FANRPAN and the Southern African office of CARE International are celebrating the 2017 International Women’s day through a new bold partnership in this arena. According to the Africa brief of the 2015 Global Nutrition Report, every dollar invested in scaling up nutrition in LMICs[H1] yields 16 in benefits and malnourished children go on to earn 20% less as adults than their well-nourished peers. FANRPAN through the ATONU project aims to break the intergenerational cycle of undernutrition for smallholder farm families and poor households in Sub-Saharan Africa with tailored nutrition-sensitive agriculture programs targeting women of childbearing age and children in the first 1,000 days of life. CARE continues to work to improve women and girls uptake of climate resilient agriculture, which improves yields and meets adequate nutritional needs of their households.
The project will empower women and girls through the implementation of Malabo Declaration and SUN programmes by governments that will help improve their food and nutrition security. CARE and FARPAN will work with governments and other stakeholders on the agriculture and nutrition investments that address the needs of women farmers in achieving food and nutrition security for families and communities.
This complements other high-level efforts on the continent led by the African Union and the African Development Bank (AfDB) to champion the implementation of diverse policies and interventions to address malnutrition in all its forms though agriculture, the food system and other areas. In May 2016, key African leaders at the AfDB Annual Meetings launched the African Leaders for Nutrition (ALN), initiative that aims to bring together Heads of State, Finance Ministers, and leaders from key sectors across the continent to champion and increased investment in nutrition. While the African Union annually commemorates the Africa Food and Nutrition Security Day to create widespread awareness on the importance of investing in resilient and sustainable food systems that promote food and nutrition security on the continent and to share best practices, innovations, challenges, and constraints.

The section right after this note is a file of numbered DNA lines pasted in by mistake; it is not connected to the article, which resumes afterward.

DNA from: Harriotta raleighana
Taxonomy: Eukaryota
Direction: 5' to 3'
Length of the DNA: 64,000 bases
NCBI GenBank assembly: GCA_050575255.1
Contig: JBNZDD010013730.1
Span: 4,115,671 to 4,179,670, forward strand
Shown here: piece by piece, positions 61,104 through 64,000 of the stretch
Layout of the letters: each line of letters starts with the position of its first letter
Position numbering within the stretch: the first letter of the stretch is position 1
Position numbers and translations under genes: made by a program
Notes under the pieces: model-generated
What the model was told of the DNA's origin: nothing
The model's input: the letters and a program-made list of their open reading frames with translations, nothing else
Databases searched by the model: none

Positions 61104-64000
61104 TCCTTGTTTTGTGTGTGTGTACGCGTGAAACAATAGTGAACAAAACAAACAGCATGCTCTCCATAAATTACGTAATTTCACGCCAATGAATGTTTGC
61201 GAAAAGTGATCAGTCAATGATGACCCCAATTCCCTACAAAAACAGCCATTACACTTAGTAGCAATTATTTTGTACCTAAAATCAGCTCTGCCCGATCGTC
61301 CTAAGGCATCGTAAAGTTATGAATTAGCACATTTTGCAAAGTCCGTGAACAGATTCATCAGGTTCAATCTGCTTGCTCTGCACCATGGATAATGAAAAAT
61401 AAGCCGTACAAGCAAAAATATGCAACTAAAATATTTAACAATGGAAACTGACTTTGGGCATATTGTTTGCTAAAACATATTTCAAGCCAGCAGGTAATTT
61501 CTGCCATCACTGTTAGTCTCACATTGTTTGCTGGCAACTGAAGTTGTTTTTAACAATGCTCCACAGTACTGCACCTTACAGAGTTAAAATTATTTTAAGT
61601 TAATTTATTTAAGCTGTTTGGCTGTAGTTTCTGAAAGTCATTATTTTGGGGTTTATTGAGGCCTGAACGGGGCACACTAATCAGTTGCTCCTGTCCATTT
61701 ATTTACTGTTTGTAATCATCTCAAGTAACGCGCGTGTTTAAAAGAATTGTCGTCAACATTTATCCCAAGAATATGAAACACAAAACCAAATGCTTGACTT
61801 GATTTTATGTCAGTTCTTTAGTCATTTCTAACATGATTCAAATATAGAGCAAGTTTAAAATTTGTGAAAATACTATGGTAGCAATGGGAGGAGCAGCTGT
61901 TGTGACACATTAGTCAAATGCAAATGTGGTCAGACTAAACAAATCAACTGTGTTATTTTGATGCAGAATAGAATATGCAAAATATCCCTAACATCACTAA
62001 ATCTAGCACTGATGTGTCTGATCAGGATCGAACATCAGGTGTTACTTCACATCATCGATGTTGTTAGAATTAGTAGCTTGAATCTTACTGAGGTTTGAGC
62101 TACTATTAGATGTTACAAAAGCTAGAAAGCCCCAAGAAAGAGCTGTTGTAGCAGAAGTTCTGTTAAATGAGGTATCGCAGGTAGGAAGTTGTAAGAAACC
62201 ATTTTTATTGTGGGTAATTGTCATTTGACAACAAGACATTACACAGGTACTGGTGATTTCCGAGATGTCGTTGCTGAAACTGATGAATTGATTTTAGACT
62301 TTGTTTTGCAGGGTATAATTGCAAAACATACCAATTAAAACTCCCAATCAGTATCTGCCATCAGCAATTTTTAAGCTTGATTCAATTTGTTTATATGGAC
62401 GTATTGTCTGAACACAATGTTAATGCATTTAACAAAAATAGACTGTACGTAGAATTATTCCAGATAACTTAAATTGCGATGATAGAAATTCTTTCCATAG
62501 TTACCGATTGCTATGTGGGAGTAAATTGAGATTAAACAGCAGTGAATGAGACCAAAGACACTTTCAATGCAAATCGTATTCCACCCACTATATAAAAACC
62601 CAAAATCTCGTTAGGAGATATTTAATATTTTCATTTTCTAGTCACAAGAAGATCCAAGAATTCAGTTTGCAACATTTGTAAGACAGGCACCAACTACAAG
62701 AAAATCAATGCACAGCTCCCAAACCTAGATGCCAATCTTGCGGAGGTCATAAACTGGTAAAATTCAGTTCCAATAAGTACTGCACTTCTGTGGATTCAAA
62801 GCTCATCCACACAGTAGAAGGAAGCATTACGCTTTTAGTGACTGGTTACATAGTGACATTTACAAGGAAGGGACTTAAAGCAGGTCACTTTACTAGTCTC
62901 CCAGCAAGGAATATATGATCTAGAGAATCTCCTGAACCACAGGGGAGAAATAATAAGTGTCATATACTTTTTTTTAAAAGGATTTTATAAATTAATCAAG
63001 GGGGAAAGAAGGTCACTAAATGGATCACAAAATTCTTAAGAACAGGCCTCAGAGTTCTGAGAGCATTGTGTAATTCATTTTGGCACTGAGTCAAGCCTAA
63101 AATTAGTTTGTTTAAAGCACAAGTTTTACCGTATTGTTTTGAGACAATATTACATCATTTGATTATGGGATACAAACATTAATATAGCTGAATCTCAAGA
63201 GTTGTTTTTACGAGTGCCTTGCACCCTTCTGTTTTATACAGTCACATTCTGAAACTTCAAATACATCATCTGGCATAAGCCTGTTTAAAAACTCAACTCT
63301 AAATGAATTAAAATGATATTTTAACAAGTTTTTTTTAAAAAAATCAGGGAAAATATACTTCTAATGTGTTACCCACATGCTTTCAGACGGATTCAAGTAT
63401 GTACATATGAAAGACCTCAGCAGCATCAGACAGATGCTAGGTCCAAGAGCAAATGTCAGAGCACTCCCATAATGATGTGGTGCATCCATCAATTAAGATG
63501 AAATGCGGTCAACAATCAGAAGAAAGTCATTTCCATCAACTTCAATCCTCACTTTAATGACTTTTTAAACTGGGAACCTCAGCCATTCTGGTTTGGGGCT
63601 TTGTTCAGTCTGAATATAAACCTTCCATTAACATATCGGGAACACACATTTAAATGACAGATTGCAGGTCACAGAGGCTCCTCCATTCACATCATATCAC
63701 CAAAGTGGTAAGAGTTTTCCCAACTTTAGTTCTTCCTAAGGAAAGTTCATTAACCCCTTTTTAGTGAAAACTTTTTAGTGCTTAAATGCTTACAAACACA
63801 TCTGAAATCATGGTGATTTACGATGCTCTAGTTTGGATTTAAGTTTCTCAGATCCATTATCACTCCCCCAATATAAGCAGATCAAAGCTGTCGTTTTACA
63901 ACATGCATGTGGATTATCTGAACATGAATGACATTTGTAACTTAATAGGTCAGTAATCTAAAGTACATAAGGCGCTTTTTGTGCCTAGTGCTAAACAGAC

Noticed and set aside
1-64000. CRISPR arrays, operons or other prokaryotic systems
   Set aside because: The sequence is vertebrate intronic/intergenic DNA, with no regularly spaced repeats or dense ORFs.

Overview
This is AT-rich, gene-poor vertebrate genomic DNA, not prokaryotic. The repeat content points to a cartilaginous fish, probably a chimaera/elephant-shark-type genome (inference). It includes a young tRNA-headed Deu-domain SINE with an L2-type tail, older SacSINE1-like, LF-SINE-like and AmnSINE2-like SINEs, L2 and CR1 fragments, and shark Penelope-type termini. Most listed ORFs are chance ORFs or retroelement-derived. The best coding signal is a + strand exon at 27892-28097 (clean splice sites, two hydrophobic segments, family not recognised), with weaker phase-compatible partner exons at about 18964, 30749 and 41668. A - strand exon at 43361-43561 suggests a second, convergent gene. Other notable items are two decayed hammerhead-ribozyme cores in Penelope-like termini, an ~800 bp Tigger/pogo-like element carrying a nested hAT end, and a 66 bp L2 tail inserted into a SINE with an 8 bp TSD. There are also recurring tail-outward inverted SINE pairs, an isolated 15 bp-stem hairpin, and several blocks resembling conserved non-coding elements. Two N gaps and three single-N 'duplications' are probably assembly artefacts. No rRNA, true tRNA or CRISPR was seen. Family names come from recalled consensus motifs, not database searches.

Resilient African agriculture and food systems are critical to securing prosperity and health for all and that it all starts in the womb. If we empower women with education and nutrition knowledge, promote behavior change and policies that promote healthy diets, diverse nutritious diets would not only be produced but also consumed. However, this empowerment cannot happen in isolation, we cannot push the empowerment of girls and mother without bringing their brothers and fathers along. The challenge of malnutrition is one to be addressed by all.
Lindiwe Majele Sibanda is the FANRPAN Chief Executive Officer and Head of Mission. Email: email@example.com
Michelle Carter is the CARE International Managing Deputy Regional Director for Southern Africa. Email: Michelle.Carter@care.org